Odell, Parkdale zone hearings deferred

August 27, 2005

The results of a new housing study has prompted Hood River County officials to postpone discussion of boundary changes around Odell and Parkdale.

Mike Benedict, county planning director, said both public hearings on Sept. 6 will open, as required by law, at 7 p.m. and then be deferred until sometime in the future. He said the hearing for Windmaster will take place as planned because it involves no significant adjustments.

Officials don’t want to make long-term decisions for Parkdale and Odell until they have fully explored the findings of the Oregon Downtown Development Association, in cooperation with Marketek, Inc. (see stories Grasping the GAP and Housing costs drive out workers).

“We need to ensure that we’re making adequate provision for affordable housing and industrial growth,” said Benedict.

He said once the new border is drawn around Odell it cannot be changed without the county going through an arduous exception process. That state rule is in place because of the community’s close proximity to the urban growth boundary of Hood River.

“Once the boundaries are drawn around Odell, they are basically drawn for life. So, we need to be very, very sure about what we are proposing,” said Benedict.

In addition, the county expects to review the results of a new industrial lands survey within the next few weeks. That inventory of all available sites will also help officials decide how to better attract firms that provide family-wage jobs. And bringing more companies into the valley is tied to the availability of affordable housing for workers.

According to the new marketing study, Odell is the fastest growing community in Hood River County, at an average annual rate of 3.76 percent. Odell also has the highest percentage of youth, with 50.5 percent of the population in the prime consumer ages between 25-64.

Because of its strong agriculture base, 43.4 percent of Odell’s population is comprised of Hispanics. However, Odell and Parkdale both have an extremely low number of renter units, and the majority of tenants are paying more than 30 percent of their income for housing. Both seasonal and permanent farmworker housing has been identified by the recent study as a key need in Hood River County.

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Parkdale third graders sing "12 Disaster Days of Christmas"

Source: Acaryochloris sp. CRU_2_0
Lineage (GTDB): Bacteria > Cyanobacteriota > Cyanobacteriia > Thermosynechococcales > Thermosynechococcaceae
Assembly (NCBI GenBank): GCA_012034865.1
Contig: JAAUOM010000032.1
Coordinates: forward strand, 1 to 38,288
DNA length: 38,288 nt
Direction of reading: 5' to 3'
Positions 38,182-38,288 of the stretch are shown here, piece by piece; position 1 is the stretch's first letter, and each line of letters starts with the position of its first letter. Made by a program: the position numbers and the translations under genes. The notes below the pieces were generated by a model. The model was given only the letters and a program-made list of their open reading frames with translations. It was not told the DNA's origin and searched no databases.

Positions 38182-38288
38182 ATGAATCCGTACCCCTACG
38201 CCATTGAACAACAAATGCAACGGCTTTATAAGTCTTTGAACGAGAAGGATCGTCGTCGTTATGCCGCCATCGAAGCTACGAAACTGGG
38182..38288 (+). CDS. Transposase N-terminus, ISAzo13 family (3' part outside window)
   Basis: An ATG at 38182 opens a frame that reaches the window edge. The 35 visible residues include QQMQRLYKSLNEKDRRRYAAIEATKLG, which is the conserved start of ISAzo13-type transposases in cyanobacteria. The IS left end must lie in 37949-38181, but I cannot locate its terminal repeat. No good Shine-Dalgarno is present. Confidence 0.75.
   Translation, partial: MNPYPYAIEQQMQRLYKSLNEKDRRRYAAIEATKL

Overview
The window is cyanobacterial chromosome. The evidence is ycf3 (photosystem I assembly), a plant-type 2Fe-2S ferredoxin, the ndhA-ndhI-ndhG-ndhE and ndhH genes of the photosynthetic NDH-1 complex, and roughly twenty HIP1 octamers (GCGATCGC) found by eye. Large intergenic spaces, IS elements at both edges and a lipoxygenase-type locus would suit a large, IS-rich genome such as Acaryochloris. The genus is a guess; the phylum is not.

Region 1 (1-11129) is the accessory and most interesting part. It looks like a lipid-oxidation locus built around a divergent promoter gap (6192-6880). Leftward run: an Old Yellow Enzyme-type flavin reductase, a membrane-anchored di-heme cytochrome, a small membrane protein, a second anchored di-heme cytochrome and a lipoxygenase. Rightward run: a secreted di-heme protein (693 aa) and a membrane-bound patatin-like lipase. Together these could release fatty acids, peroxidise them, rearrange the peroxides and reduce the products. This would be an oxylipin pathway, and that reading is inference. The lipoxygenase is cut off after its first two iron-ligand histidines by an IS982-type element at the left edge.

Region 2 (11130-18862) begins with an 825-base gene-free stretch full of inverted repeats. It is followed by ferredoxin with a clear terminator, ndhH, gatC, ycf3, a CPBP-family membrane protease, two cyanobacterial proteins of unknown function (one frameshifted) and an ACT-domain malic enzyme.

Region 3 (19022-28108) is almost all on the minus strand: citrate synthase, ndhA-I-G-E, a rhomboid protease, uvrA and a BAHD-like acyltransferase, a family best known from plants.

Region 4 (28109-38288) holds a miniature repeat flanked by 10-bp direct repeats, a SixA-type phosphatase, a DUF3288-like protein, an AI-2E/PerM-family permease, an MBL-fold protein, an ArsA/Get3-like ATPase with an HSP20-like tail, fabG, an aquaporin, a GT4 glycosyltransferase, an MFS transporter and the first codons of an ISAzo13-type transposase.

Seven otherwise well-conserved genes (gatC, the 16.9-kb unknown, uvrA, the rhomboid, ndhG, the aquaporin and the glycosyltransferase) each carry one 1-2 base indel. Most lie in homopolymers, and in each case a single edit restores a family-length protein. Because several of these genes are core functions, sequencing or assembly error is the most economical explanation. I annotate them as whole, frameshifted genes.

Welcome to your sing-able Christmas gift list. What follows is an emergency rendition of “12 Days of Christmas” – for outfitting your home or car in case of snow storm, earthquake, flood or other emergency. Read it as a simple list, or sing it to the tune of “12 Days” – you know, as in “ … and a partridge in a pear tree…” Not to make light of it, but the song is a familiar framework for a set of gift ideas that you could consider gathering together, even if the recipient already owns items such as a bunch of coats, tire chains and flashlights. Stores throughout the Gorge are stocked up on all these items. Buying all 12 days might be prohibitive, but here are three ideas for checking any of the dozen off your list (notations follow, 1-12.) The gift items needed to stay warm, dry and safe are also coded to suggest items in your abode (A) in your car (C) or both (B). 12 Gallons of Water (A) 11 Family meals (B) 10 Cans of propane (A) 9 Hygiene bags (B) 8 Packs of batteries (A) 7 Spare coats (B) 6 Bright red flares (C) 5 Cozy blankets (B) 4 Tire chains (C) 3 Flashlights (B) 2 cell phone chargers (B) 1 And a crush-proof first aid kit (B) Price ranges? Here’s a few quotes for days Three, Two, Four and Nine: n A family gift of flashlights (three will run $15-30, Hood River Supply, Tum-A-Lum) n Cell phone chargers (two will run $30-60) n Tire chains (basic set, $30, Les Schwab, returnable if unused for the winter) n Family meals ($100 or so should cover the basics for three or four reasonably well-fed days) n The home kit should be kept in a handy place near an exit, and remember that water needs to be replenished every few months. If you have a solid first aid kit already, switch out the gift idea with “and-a-sto-o-u-t- tub-for it-all …” Otherwise, it’s a case of assembling your home or car kits and making sure all members of the family know what the resources are and how to use them (ie flares and propane). Emergency situations are at worst life-threatening, at best deeply uncomfortable if you and your family are left without power for an extended period, or traveling and find yourself in a situation where you need to wait out a storm, lengthy traffic delay, or other crisis. Notes on the 12 gift ideas: 12 – Gallons of water: that’s one per person in a four-member family to last for three days, the recommended minimum to be prepared for utility outages. 11 – Easy-open packaged goods, energy bars, dried food and nuts are good things to include for nutrition. Think of what your family of four needs for three days to stay fortified and hydrated (see number 12). Can-opener also recommended 10 – If you have a propane camping stove, keep extra fuel handy. 9 – Hygiene bags: put packaged moistened towelettes, toilet paper, and plastic ties in large garbage bags (for personal sanitation) Resource list courtesy of Hood River County Emergency Management, Barbara Ayers, manager/ 541-386-1213. The county also reminds residents to Get a Kit, Make A Plan to connect your family if separated, and Stay Informed. See www.co.hood-river.or.us to opt-in for citizen alerts. Enlarge



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